The last few years have been a time of reinvention and pivoting, and, in some cases, a time to return to traditions left behind. In this case, it is the latter, and the tradition in question comes from Florence, the beautiful Italian city in Tuscany with a history as rich as the region’s wines.
Wine windows, the foot-high openings in the walls of Florence’s bustling streets that offer thirsty patrons a glass of wine, came into being in the 16th century, and there are several reports on the advantages they provided. The Grand Duke Cosimo I de’ Medici issued a decree in 1559 that wine could be sold from home. As such, the wealthy could avoid taxes by selling directly from the home, and a conveniently small opening was found particularly auspicious for the upper class who might wish to avoid contact with the working people of Florence.
The wine windows served a dual purpose though, as the bubonic plague swept in at the onset of the 17th century. The “Black Death” as it was known, was reason enough to both avoid human contact, and to drink – sound like anything the world just went through? As time went by however, and no doubt the zeal for gathering was reborn, the laws regarding sales of wine changed as the decades wore on, and eventually the windows went by the wayside.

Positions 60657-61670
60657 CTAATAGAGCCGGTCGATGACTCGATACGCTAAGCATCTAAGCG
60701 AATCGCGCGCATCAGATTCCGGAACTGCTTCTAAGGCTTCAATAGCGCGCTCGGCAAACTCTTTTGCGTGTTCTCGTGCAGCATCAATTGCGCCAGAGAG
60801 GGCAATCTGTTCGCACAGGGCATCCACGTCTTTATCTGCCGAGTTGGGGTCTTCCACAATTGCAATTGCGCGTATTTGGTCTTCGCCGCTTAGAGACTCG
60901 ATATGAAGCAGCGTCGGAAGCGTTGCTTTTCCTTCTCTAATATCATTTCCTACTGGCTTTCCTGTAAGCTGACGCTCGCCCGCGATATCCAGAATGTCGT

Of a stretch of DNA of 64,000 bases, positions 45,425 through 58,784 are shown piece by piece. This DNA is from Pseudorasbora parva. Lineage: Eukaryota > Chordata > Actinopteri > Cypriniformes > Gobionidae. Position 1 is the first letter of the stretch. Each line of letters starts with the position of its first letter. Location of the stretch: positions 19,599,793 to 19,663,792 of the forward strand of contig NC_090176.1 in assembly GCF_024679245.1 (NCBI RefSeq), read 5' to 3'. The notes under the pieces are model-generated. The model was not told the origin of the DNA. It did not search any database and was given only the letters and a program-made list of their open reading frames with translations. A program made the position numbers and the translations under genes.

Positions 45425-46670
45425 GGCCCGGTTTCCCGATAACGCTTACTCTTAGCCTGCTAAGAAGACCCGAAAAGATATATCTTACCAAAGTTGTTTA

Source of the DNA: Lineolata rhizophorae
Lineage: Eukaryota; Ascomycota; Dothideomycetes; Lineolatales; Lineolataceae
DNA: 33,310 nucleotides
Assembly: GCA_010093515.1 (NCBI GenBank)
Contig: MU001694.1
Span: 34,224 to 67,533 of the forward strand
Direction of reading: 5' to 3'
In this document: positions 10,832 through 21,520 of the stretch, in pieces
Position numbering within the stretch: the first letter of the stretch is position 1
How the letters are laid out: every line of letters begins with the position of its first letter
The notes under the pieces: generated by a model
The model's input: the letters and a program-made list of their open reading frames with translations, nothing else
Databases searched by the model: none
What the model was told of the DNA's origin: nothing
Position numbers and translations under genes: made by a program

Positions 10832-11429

The Wine Window Association of Florence (if only every city had such an association), reports that about 150 of these “buchettes del vino” remain, and have a protected status. And thank goodness, as come 2020, many vendors in Florence revived the tradition of serving their goods through a wine window, were they so lucky to have one.
Of course, variety is the spice of life (particularly when your days are whiled away inside practicing social distancing), and some wine windows have expanded their offerings to include other Italian treats such as gelato and Aperol Spritzes. But really, what could be better than a silky, classic Chianti, as favored by many of the students after their long days of study, with its rich fruit and notes of spiced tobacco to ease into the evening.
Where the trend will go as the world opens up, it's hard to say, although the WIne Windows Association hopes that someday each will have a commemorative plaque. There is something magical about the look of them though – an anonymous hand, proffering treats from a little window, just for you. Should you make it to Florence yourself, there is a map of existing wine windows on the Buchettes del Vino site, so you can explore the tradition yourself!
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